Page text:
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New Credential Phish Targets Employees with Salary Increase Scam

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By Milo Salvia, Cofense Phishing Defense CenterTM

The Cofense Phishing Defense Center (PDC) has observed a new phishing campaign that aims to harvest Office365 (O365) credentials by preying on employees who are expecting salary increases.

The threat actors use a basic spoofing technique to trick employees into thinking that their company’s HR department has shared a salary increase spread sheet. Here’s how it works:

Email Body

image showing a phishing email

Figure 1: Email Body

The threat actor attempts to make the email appear to come from the target company by manipulating the “from” field in the headers. In particular, the threat actor changes the part of the from field that dictates the “nickname” displayed in the mail client to make it appear as if it originated within the company.

The email body is simple: recipients see the company name in bold at the top of the page. Greeted by only their first names, they are informed that “As already announced, The Years Wage increase will start in November 2019 and will be paid out for the first time in December, with recalculation as of November.” Recipients are then presented with what appears to be a hosted Excel document called “salary-increase-sheet-November-2019.xls.”

It is not uncommon, of course, for companies to increase salaries throughout the year. As a result, it wouldn’t be uncommon for an email like this to appear in an employee’s mailbox. Human curiosity compels users to click the embedded link.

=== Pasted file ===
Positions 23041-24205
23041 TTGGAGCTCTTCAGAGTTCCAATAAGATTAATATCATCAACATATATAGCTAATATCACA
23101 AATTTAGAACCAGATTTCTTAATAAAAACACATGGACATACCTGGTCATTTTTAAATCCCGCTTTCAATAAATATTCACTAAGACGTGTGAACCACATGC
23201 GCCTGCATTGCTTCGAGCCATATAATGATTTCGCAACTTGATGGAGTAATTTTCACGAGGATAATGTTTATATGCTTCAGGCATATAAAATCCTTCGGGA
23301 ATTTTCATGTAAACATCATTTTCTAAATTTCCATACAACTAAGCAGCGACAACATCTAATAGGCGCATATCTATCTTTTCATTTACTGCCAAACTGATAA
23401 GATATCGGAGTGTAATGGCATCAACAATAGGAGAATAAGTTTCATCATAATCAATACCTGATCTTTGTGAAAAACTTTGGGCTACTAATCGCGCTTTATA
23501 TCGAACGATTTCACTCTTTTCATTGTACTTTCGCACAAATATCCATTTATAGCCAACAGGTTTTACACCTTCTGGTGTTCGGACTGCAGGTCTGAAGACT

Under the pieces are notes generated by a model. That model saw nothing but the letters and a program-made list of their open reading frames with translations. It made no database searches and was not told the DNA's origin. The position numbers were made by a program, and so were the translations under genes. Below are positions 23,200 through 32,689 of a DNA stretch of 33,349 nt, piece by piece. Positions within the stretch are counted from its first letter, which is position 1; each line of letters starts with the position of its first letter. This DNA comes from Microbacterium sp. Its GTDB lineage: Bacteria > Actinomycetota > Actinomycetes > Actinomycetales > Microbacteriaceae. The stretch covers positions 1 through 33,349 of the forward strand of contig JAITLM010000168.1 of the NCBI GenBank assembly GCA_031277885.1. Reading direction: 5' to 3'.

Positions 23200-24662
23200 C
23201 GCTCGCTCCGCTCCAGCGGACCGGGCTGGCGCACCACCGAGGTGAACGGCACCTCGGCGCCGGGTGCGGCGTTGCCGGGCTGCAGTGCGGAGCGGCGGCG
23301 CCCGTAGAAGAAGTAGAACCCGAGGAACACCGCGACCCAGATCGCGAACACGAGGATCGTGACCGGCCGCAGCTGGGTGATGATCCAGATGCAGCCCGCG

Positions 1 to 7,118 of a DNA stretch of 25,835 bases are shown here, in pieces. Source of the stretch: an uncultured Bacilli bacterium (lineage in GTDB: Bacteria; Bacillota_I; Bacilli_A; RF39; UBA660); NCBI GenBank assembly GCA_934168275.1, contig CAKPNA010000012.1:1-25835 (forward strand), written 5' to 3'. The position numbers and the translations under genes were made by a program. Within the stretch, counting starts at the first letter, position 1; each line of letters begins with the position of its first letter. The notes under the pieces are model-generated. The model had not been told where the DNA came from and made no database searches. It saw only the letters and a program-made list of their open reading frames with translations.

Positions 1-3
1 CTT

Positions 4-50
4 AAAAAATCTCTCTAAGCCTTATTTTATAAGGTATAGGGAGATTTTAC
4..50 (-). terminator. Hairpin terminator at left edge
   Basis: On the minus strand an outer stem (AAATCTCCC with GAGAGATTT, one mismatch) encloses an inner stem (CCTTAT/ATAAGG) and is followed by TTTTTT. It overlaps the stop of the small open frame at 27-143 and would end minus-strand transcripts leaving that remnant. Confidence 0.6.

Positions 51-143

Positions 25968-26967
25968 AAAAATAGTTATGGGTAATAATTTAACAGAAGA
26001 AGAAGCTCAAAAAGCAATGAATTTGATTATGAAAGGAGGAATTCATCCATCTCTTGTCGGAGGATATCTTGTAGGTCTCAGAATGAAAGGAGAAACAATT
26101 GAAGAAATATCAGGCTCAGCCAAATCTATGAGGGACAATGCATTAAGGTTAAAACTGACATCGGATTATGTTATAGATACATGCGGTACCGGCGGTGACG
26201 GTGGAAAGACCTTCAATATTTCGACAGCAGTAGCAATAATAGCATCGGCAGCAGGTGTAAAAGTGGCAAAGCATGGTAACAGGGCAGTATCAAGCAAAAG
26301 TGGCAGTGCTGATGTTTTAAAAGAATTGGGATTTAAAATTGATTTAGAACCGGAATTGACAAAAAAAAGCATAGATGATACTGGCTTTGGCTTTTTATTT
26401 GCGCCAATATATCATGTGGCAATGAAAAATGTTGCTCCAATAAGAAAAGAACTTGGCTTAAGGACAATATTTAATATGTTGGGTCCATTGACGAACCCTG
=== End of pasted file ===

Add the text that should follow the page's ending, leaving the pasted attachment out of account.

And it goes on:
The idea is to make recipients believe they are being linked to a document hosted on SharePoint. However, they are being linked to an external website hosted on hxxps://salary365[.]web[.]app/#/auth-pass-form/. One can assume from the context of this malicious URL that it was specifically chosen and hosted for this phishing attempt.

illustrating a phishing website

Figure 2: Phishing Pages

Once users click on the link, they are presented with a common imitation of the Microsoft Office365 login page. The recipient email address is appended to the end of the URL that automatically populates the email box within the form, leaving just the password field blank to be submitted by the recipient. This adds a sense of legitimacy to the campaign, allowing the recipient to believe this comes from their own company.

phishing trends and statistics


Cofense Resources

Cofense PhishMeTM offers a simulation template, “Salary Increase,” to educate users on the phishing tactic described in today’s blog.

Cofense IntelligenceTM: ATR ID 31510

Cofense TriageTM: YARA rule PM_Intel_CredPhish_31510

75% of threats reported to the Cofense Phishing Defense Center are credential phish. Protect the keys to your kingdom—condition end users to be resilient to credential harvesting attacks with Cofense PhishMeTM.

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